What the Heck Is….A Series in Divorce Terms…What the Heck is Annulment??

Here we are again, looking up terms you may come across as you venture through the world of divorce.  Today let’s take a look at annulment.  I have heard the term annulment throughout my life.  I always assumed it meant that you could dissolve your marriage due to certain circumstances.  I always felt it needed to be done early in a marriage, but I had no idea.  So let’s try to answer the question…What the Heck is an Annulment?

Here is a definition I found on a legal site

Divorce ends a valid marriage, whereas an annulment is a court order declaring your marriage invalid. As far as the court is concerned since your marriage was void or voidable (wasn’t legal when it happened), once you get an annulment, you were never technically legally married at all. To get divorced in NC, you have to have been separated for a year, but you can file for an annulment at any time. Woodruff Family Law Group

Each state has its own set of laws regarding annulment. Not all of the conditions below apply to every state.

What conditions may allow you to seek an annulment?

*Incest-Incest is defined as a relationship between two blood relatives who would be banned from legal marriage in their state.

*Being Underage-Some states grant courts jurisdiction to annul marriages where one of the parties was a minor at the time of marriage.

*Mental Incapacity-One of the five legal grounds for an annulment is that one of the spouses “has been incurably mentally ill for a period of five years or more.”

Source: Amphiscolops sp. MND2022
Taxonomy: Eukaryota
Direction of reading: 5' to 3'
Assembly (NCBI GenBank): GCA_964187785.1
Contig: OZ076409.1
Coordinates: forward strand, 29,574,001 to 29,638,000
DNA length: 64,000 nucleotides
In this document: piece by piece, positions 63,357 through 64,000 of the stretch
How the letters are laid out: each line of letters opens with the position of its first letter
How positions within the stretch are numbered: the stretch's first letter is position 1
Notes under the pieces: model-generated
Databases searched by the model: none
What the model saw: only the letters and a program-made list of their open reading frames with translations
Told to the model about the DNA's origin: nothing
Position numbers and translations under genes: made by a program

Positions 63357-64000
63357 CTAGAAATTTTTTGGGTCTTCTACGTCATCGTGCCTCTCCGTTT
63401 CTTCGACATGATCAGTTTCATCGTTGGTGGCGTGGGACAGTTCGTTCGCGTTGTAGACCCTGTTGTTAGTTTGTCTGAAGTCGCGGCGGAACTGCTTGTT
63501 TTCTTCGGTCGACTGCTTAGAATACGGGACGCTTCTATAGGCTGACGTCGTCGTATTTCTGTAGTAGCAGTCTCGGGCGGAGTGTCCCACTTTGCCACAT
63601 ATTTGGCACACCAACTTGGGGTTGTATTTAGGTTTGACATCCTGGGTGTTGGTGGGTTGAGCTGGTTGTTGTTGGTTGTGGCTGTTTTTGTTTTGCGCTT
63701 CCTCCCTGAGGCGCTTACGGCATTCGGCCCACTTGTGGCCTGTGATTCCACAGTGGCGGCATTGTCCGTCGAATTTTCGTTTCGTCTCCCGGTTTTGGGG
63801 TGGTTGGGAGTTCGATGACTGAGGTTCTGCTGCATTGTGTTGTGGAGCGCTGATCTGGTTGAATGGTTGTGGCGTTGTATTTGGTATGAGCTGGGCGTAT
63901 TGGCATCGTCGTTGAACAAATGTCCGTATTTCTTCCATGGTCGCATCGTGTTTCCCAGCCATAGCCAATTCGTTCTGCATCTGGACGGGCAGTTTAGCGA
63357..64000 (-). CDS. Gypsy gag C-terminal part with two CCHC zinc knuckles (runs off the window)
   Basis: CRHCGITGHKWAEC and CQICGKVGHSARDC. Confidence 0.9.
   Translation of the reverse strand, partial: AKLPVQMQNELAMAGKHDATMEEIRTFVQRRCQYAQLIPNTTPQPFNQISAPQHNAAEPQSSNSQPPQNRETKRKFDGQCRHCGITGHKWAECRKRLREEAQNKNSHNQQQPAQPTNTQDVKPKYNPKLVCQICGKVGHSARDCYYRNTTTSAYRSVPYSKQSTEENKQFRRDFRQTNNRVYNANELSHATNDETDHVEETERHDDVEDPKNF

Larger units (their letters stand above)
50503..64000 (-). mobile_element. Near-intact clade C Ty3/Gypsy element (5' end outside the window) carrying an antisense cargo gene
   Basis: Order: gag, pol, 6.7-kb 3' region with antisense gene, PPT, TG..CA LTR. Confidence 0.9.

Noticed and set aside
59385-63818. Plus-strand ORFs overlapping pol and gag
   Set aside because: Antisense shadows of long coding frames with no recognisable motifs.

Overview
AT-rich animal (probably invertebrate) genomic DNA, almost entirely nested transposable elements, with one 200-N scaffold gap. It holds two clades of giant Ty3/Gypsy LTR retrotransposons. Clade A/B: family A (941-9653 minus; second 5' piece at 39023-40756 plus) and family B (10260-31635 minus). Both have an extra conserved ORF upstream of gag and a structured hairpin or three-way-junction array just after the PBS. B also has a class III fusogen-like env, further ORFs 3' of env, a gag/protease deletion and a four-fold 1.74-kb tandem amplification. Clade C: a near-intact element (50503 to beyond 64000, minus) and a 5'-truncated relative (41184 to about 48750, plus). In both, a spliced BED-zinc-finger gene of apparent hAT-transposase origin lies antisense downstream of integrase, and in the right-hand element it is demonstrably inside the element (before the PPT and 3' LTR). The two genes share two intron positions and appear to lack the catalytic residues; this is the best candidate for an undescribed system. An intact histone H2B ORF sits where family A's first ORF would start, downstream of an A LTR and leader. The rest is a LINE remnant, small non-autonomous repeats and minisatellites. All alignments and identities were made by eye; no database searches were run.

*Lack of consent-Lack of Consent: A marriage may be voidable if one party was forced into the marriage or lacked the mental capacity to provide informed consent, such as in cases involving mental illness, intoxication, or undue influence.

*Mental Illness-Mental illness can be grounds for invalidating that contract. If your spouse was not in control of themselves at the time you were married, or they did not reveal their condition to you before you wed, you may be able to seek an annulment.

*Religious Annulments-A religious annulment is similar in that it proclaims that a valid marriage never existed within the eyes of the Church.

*False Pretenses-“false pretenses,” meaning the husband and wife got married believing the wife was pregnant but then separated within 45 days of the marriage and no child was born within 10 months of the separation

*Concealment (hiding who you really are)-A judge may annul a marriage if one of the parties concealed information that would have caused the other person to have second thoughts about getting married. Examples of concealed information that often affect a marriage include, A spouse having a prior felony conviction. A spouse having a serious addiction.

*Bigamy-Bigamy is the act of going through a marriage ceremony while already married to another person. Polygamy is the practice or custom of having more than one wife or husband at the same time. In order to experience polygamy, you have to commit the act of bigamy.

*Inability to consummate the marriage.

There are many times a time limit associated with an annulment.  Remember that if you get an annulment, it is as if the marriage never happened, and there is no chance for alimony; at least, that is how I understand it.  Also, the rules vary from state to state.

Keep an eye out for the next “What The Heck Is…?

God Bless You on Your Journey